Character POV

My interactive novel has Old Cop, Young Cop protagonists with different skillsets, backgrounds, observation of details, etc. The POV switches between them using 3rd-person limited. Branching choices are intended to be in character – in other words, the available choices show the range of that character.

Since the reader will see prompts for the un-chosen branches, I want to use them to inform the reader about the detective's thought processes (as opposed to implying diverging story branches). "Wrong" choices may be red herrings that get eliminated quickly, but they are always something the detective considers plausible. The older detective is experienced and methodical, the younger is less sure and sometimes undisciplined, but all their choice prompts are in character and in pursuit of the investigation.

Non-linear Structure

Without going too deep into the larger branching structure, the novel follows a single mystery with a few possible endings. Suspects have hidden agendas that can be uncovered, but only one is guilty – determined by a randomgame mechanic outside the reader's control. Readers guide the investigation but don't control the detectives' every move. Instead choices shift the tone and prioritize the focus, ie: the order in which suspects are questioned, and what suspects reveal about themselves and each other.

All endings share overlapping plot points, and most sub-plots are revealed in a single read-through so the branching structure can be thought of as "deep" rather than "broad". It is a longer story that isn't intended to be re-read.

The Story Engine

I'm using Ink as the story-engine. Each scene is a storyloop constructed so no matter what the user chooses, primary clues are revealed before the scene will end. Secondary clues can be discovered through in-scene sub-branches, or they will be re-introduced in a later scene. The goal is a non-linear, genre mystery rather than a "game" with a player/avatar who "wins", but in the final act, the reader has opportunity to utilize the extra details they've learned to try to apprehend the guilty party.

The non-linear structure means that I rarely control which choice prompts are delivered together. The Ink Engine compiles paragraphs from various "nodes" and saves all choice prompts to display in a list at the end. One node might contribute a few dialog options, while another node contributes action options. Some choices only become visible once variable conditions are met or once all other choices are exhausted.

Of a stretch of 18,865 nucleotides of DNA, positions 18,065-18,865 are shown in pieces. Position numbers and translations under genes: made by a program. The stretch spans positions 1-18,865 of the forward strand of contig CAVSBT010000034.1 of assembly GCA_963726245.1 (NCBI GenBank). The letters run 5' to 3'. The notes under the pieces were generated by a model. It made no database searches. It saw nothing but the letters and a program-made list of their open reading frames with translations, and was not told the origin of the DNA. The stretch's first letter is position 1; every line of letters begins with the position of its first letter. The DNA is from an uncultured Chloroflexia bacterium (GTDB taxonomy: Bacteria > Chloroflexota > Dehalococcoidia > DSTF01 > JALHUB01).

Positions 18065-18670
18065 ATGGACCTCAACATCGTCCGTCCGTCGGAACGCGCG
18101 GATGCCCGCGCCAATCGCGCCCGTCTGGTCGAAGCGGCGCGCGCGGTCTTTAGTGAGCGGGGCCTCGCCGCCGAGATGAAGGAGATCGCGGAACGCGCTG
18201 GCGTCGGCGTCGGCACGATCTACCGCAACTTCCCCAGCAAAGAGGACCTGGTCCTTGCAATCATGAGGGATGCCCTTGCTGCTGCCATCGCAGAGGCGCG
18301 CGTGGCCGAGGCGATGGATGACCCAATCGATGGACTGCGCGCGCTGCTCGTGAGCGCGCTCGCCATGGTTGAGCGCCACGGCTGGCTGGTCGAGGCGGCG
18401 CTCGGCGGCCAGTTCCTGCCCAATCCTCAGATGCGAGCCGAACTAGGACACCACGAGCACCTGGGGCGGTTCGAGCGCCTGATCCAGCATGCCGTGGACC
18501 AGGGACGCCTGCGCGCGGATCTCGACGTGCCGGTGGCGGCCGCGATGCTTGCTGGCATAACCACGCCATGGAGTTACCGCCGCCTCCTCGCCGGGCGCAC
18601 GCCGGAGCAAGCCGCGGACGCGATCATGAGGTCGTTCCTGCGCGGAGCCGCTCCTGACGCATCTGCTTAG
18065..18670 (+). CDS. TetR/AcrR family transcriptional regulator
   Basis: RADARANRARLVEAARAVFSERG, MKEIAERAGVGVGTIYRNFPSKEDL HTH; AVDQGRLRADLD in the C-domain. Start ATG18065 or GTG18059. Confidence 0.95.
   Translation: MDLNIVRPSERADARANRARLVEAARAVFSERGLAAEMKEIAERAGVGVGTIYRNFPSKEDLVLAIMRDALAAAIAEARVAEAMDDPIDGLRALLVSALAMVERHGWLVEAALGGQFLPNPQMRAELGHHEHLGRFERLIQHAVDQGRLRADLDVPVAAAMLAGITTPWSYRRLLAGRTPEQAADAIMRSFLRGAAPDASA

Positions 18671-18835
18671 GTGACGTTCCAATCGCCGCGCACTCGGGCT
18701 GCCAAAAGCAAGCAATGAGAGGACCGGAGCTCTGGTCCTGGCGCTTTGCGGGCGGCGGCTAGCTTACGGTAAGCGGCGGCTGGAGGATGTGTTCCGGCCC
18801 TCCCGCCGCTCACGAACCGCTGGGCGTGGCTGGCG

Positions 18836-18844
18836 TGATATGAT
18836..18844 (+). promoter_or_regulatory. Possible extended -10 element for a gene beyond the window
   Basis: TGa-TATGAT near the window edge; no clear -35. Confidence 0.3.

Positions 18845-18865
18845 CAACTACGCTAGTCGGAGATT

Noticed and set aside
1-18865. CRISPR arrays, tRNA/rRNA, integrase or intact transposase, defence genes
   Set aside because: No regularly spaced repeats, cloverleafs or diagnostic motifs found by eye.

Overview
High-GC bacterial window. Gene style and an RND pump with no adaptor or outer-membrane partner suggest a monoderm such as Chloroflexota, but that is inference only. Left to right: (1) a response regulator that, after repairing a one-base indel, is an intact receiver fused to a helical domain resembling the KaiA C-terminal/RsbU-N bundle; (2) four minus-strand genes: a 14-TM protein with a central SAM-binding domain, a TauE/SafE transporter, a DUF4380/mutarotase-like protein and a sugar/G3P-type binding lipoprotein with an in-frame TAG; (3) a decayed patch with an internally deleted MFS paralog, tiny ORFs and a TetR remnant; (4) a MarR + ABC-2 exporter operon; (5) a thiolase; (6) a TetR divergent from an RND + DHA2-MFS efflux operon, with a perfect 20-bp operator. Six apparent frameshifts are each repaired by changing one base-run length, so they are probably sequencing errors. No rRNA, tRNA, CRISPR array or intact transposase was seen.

My Problem

I want the choices to be written in a voice consistent with the limited 3rd-person POV, but as I write test scenes I often fall into the CYOA/text adventure habit of 2nd-person, imperative tense: (You) Do the thing… (You) Talk to So-and-so…. It is easy to write this way because the intent is clear, but it breaks the POV.

How do I structure choice prompts in limited 3rd-person POV?

  • How much your novel differs from point and click adventure games? You can totally present choices without addressing the reader/player.
    – Alexander
    Jun 11, 2018 at 20:01
  • It is a novel with no graphic interface, just text. I'd say it is extremely different from a point-and-click game, but since you offer no examples maybe I am not understanding what you are suggesting?
    – wetcircuit
    Jun 13, 2018 at 15:34
  • Hmm, the genre is large, but I'm not sure how well you are familiar with it. Here is a Wikipedia link, just to start.
    – Alexander
    Jun 13, 2018 at 15:56
  • That's a list of game titles. It's still not clear what you are suggesting.
    – wetcircuit
    Jun 13, 2018 at 17:09

1 Answer 1


By not making them complete sentences

The prompts can be simply actions without mentioning the who. Take for example:

  • Investigate the shiny object under the couch
  • Talk to the suspicious bystander

There is no form to indicate who is doing it.

These prompts can have a leading statement to help imply the point of view. So it would look more like this:

What will the old cop do:

  • Investigate the shiny object under the couch
  • Talk to the suspicious bystander
  • That tense is called "second-person imperative" which is what I want to avoid.
    – wetcircuit
    Jun 12, 2018 at 3:52

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